Then Anton suggested Dennis put out Give It Back! on his Diablo Musica label in exchange for giving the band the financial help they needed to get them through the rest of the tour. Dennis agreed to do so, but he wanted to confirm the licensing agreement in writing. He also had some advice for Anton and the others. “I’ll help get you guys through the rest of the tour, but I don’t think you should do the tour,” he said. “I’ll give you that money to get home, but I’m not going to underwrite a tour, rent a van, get you through the rest of these states, get you guys hotels, ’cause that’s what you guys will need. It’s going to cost too much, and you’re going to be bitter about it later, that you don’t have anything to show for it.”

Dennis flew down to North Carolina and told Anton that both he and Greg would have to sign the licensing agreement for Give It Back! if he were to do any more work with the band. Barry Simons told Anton not to sign the deal, but Greg and Anton were keen to do so. Thinking he’d just scored a sweet record deal, Dennis rented a van for the band in Atlanta – a one-way rental that needed to be delivered to Norman, Oklahoma, by a certain date. The band’s next show was in Athens, at the 40 Watt, so Dennis agreed to meet them halfway, at a hotel in Rock Hill, South Carolina.

Dennis watched on as the band pulled up at the hotel. A couple of them went to check in while the rest of the guys scrambled up the stairs with their gear. “The owner saw them, and he was telling them he can’t have that many people in the hotel,” Dennis recalls. “And they tell him, Oh, they’re just friends – they’re here visiting.” After things calmed down, the band stripped off and jumped in the pool. “The owner comes up and says, I’m calling the cops! I said, You guys, when he says he’s calling the cops, that’s not bullshit – he’s calling the cops! So we scrambled out of there, loaded their gear, and drove to Athens.”

In Athens, Dennis tried in vain once more to convince Anton to end the tour. “Nope, we’re doing the tour,” Anton told him, but again, that night, the band walked away with only twenty bucks. On their way to the next show, in Asheville, they passed a farmhouse, and right there on the lawn was a van that was perfect for them, so they stopped to check it out. “Cargo space in the back,” Dennis recalls. “Great shape. You could tell the owner loved it. I think he wanted $2,700, and we talked him down to $1,800. We were like, Look, if you want to sell it, this is what we can pay you. We don’t have the money. I was going to wire it to him, but that had me going back to Minneapolis.”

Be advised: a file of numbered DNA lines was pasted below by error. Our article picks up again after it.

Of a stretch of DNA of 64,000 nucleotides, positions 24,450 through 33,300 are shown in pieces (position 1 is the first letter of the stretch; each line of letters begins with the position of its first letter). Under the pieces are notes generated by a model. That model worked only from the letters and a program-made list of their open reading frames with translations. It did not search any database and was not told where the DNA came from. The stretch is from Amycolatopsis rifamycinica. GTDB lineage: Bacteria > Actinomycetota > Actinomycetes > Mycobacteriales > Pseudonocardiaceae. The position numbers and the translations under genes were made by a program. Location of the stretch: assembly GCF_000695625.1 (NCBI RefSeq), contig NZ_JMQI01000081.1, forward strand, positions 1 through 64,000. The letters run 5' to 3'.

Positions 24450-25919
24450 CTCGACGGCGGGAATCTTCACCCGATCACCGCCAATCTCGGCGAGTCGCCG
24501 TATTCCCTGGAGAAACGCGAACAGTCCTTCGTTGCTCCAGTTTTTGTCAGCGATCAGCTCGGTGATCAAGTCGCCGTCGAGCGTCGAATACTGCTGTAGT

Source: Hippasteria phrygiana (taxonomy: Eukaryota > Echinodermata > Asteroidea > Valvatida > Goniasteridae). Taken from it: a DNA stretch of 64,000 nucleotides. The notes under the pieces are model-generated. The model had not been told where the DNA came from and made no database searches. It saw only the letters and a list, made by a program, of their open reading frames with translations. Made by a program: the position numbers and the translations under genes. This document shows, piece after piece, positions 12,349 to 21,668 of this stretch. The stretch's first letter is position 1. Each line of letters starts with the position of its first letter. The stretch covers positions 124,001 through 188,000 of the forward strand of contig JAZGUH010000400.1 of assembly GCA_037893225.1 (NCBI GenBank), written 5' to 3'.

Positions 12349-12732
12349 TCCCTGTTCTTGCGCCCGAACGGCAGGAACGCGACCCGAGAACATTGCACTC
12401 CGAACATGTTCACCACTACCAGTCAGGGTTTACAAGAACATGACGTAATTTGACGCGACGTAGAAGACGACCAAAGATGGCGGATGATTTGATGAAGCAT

The owners couldn’t make a decision, so the band carried on to the gig in Asheville, where Joel pleaded with Dennis to stay with them. “You gotta stick with us,” he remembers Joel telling him. “You gotta keep trying to convince Anton. We all want to leave. We’re starved.” Dennis tried again to convince Anton to end the tour, but Anton insisted that he wanted to go back to get the van they’d spotted at the farmhouse.

Dennis explained that his kindness had run out; he was still willing to help, but from this point forward, if he were to contribute anymore, he’d need Anton to sign the contract. They went back to Athens to give the van one last look. Dean checked it out, gave it the thumbs up, and Anton signed the contract.

Dennis promised to wire the money for the van the next morning, but the farmer told him no, he needed the money now, so Dennis gave him $900 in cash on the spot, then flew back to Minneapolis from Asheville, while the Jonestown stayed in Athens, at the home of one of Colfax Abbey guys’ uncle. Dennis wired the rest of the money the next morning, then things got weird. “Everything was chill until Anton signed that contract, and then there was suddenly this suspicion,” he recalls. “I put a clause in there, because Barry was telling him not to sign it, and the clause I put was, Your attorney was given this agreement two weeks ago, has reviewed it with you, and has instructed you not to sign it. You’re acknowledging this, and you’re acknowledging that you’re ignoring your attorney’s advice. I made him initial that, and after I did that, I just felt like, Fuck.”